Between 2005-2009, 1,017 people were killed in collisions between animals and motor vehicles. Here's a look at deaths by state:
Barbara Barnick died at the scene. Three passengers in her Chrysler minivan and the driver of the other vehicle survived; Barnick and the others were all wearing seat belts, police said.
The high school senior's death in westernMichigan, near Grand Rapids, serves as a tragic reminder that November is the deadliest month for collisions between motor vehicles and deer.
Insurance claims for crashes involving animals are nearly three times as high in November as in other months, according to the Highway Loss Data Institute (HLDI), the research arm of the Insurance Institute for Highway Safety (IIHS).
"The chance of a vehicle encountering a deer and striking it goes way up in November during deer mating season," says Kim Hazelbaker, HLDI senior vice president. "They are crossing the road when they shouldn't be, oblivious to the traffic around them."
Many crash deaths are preventable
Over the five-year period 2005-09, 1,017 people died in vehicle-animal collisions, according to the IIHS. Many vehicle-animal collision deaths are preventable: In a 2004 study, IIHS found that 60% of people who died in such crashes in automobiles were not wearing seat belts; 65% of those killed on motorcycles were not wearing helmets.
About three-fourths of vehicle-animal fatalities involve deer, according to the IIHS.
"One of the problems is we as a society have taken over where the deer used to be," Hazelbaker says.
All across the USA, suburban areas that used to be deer habitats have been developed into subdivisions, but the deer are still there, says Ken Rosen, senior vice president and chief claims officer for San Antonio-based USAA, the nation's eighth-largest auto insurer. "We're seeing more deer walking around the neighborhood than I've ever seen in the past." He says deer populations have grown because of a lack of natural predators.
Fatal vehicle-animal crashes also have involved cattle, horses, dogs and at least one bear, IIHS says. "Particularly when you get out West, you see elk and all kinds of things that it wouldn't occur to you would be out on a roadway," Hazelbaker says.
Vehicle-animal collisions increased by 7% from 2008 to 2009, according to a recent analysis by USAA. The average claim in those crashes: $2,886. "Some safety features such as air bags and anti-lock brakes work well, but if you hit a deer at a high rate of speed, it becomes a projectile," Rosen says.
That's what happened in Lowell, Mich., police say.
Barnick was driving west on Fulton Street when a car approaching in the eastbound lane struck the deer and flung it across the road into her windshield. "There's not much she could have done," Michigan State Police Trooper Dale Cook told TheGrand Rapids Press newspaper. "If a car in front of you hits a deer, what can you do? It's just like a NASCAR pileup — you just don't have a chance sometimes."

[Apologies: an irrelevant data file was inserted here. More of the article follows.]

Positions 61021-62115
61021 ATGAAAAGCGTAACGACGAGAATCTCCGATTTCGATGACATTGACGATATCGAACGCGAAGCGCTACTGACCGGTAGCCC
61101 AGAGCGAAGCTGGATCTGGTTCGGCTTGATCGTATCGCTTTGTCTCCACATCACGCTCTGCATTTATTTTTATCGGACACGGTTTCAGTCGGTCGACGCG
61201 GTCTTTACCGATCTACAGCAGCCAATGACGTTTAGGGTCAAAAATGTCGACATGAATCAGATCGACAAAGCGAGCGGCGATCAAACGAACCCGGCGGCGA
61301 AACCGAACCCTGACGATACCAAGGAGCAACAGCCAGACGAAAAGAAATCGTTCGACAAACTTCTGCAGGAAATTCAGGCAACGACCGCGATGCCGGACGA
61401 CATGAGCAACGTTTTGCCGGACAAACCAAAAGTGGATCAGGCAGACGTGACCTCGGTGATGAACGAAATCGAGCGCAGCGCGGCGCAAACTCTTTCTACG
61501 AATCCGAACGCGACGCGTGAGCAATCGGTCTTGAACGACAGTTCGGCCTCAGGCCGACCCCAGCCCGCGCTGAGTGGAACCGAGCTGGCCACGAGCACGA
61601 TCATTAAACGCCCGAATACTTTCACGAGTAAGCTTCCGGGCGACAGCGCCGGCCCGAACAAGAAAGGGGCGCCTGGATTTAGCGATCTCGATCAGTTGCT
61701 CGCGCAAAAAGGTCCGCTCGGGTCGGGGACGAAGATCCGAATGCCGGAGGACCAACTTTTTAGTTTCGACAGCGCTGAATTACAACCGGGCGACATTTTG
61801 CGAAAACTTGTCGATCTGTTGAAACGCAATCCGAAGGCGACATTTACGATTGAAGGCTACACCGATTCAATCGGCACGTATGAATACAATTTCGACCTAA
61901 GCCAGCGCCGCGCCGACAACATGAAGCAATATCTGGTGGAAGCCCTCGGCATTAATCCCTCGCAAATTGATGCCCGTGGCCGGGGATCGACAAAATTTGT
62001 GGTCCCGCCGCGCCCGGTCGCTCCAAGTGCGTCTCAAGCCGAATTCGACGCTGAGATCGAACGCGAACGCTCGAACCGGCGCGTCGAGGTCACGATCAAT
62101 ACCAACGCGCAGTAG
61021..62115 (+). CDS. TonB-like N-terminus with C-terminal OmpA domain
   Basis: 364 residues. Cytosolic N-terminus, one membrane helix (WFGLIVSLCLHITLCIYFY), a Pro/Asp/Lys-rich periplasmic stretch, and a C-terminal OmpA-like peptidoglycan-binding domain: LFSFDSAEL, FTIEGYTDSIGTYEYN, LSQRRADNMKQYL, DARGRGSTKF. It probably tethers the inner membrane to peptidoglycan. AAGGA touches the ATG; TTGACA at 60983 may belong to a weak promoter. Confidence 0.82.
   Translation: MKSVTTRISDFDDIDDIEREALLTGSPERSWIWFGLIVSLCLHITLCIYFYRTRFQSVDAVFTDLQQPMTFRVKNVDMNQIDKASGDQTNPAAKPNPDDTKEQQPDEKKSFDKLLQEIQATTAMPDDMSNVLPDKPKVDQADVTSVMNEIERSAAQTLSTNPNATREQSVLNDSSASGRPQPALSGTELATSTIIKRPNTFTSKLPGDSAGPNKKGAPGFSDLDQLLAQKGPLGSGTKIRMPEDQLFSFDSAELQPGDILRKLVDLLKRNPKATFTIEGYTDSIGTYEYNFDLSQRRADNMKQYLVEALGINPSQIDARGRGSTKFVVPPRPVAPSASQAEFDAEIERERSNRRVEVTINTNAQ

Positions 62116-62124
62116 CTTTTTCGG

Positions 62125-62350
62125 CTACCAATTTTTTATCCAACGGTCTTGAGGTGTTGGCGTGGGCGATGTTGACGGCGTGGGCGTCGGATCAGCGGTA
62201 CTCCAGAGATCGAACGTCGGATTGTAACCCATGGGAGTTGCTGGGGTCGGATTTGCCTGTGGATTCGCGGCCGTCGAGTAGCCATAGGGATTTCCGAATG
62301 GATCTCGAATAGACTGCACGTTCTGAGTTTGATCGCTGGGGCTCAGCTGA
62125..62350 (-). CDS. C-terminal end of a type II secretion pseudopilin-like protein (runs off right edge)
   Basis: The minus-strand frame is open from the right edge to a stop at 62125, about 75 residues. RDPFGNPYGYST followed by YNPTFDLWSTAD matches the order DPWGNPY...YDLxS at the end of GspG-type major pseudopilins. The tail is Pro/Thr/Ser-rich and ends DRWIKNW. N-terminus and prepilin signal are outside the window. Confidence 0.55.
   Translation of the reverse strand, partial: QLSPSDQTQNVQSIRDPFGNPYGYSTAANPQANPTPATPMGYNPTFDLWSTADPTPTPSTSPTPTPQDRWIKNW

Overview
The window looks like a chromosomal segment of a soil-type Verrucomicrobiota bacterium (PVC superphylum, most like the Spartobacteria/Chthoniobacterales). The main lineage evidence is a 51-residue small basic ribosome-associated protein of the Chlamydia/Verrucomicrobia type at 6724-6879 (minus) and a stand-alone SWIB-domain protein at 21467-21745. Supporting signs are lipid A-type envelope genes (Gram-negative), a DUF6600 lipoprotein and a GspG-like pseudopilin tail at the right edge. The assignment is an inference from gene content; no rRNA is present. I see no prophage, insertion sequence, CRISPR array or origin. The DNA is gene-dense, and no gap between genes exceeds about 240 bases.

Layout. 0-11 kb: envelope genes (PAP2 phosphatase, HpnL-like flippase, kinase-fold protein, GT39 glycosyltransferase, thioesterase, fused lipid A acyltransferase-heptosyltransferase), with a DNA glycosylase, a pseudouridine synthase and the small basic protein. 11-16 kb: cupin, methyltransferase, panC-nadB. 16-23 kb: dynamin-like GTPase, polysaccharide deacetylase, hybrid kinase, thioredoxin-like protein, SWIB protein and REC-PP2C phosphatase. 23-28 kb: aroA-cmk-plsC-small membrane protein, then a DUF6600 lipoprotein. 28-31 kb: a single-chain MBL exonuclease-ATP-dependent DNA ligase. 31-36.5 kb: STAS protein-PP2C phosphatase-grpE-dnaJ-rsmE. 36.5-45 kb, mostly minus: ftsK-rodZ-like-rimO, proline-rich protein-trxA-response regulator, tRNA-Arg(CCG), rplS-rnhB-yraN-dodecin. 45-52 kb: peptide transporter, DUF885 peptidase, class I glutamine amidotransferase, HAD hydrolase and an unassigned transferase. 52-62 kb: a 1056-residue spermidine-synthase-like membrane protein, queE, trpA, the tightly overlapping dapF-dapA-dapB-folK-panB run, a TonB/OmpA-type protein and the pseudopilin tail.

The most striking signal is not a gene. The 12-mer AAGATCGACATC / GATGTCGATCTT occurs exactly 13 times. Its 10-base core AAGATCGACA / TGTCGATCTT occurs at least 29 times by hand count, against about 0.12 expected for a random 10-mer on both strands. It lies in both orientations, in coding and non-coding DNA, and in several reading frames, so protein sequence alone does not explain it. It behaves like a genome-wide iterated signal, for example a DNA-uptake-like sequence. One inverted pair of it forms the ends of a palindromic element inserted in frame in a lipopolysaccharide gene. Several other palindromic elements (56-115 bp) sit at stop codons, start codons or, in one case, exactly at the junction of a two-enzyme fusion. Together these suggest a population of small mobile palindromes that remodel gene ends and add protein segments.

In Michigan, 'you've got to make sure you're ultra-alert'
Michigan has one of the nation's highest frequencies of vehicle-deer collisions, according to USAA's analysis. Kent County, where Barnick was killed, has about 2,200 such collisions a year, Michigan State Police Lt. Chris McIntire says. Another driver was killed recently on U.S. 131 north of Grand Rapids after hitting a dead deer that another motorist had killed and left in the highway, McIntire says.
"We're an area where you have a very, very large metro area, but within five minutes, you're in a very rural countryside," he says. "Many of our roads are through heavily wooded areas where the trees and woods come right up to the road. When you're driving in Michigan, you've got to make sure you're ultra-alert to what's going on around you and watch the tree line for deer."
Barnick was a senior at Saranac Community Schools who had played volleyball and softball and was expected to play softball again in the spring, Superintendent Jeanette Adams says. "She was a nice girl," Adams says. "A little bit on the quiet side, but with friends both here and in (nearby) Ionia."
Adams says the tragedy stunned her district, which has 1,150 students, including 360 at the high school. "Everybody knows everybody," she says. "They've been going to school for a long time together." She says grief counselors were available at the school, and students were given the opportunity to delay exams scheduled last week.
"We lost a senior last spring," Adams says. "For us to lose a senior from this class as well, seven months later. ... It was just such a freak accident."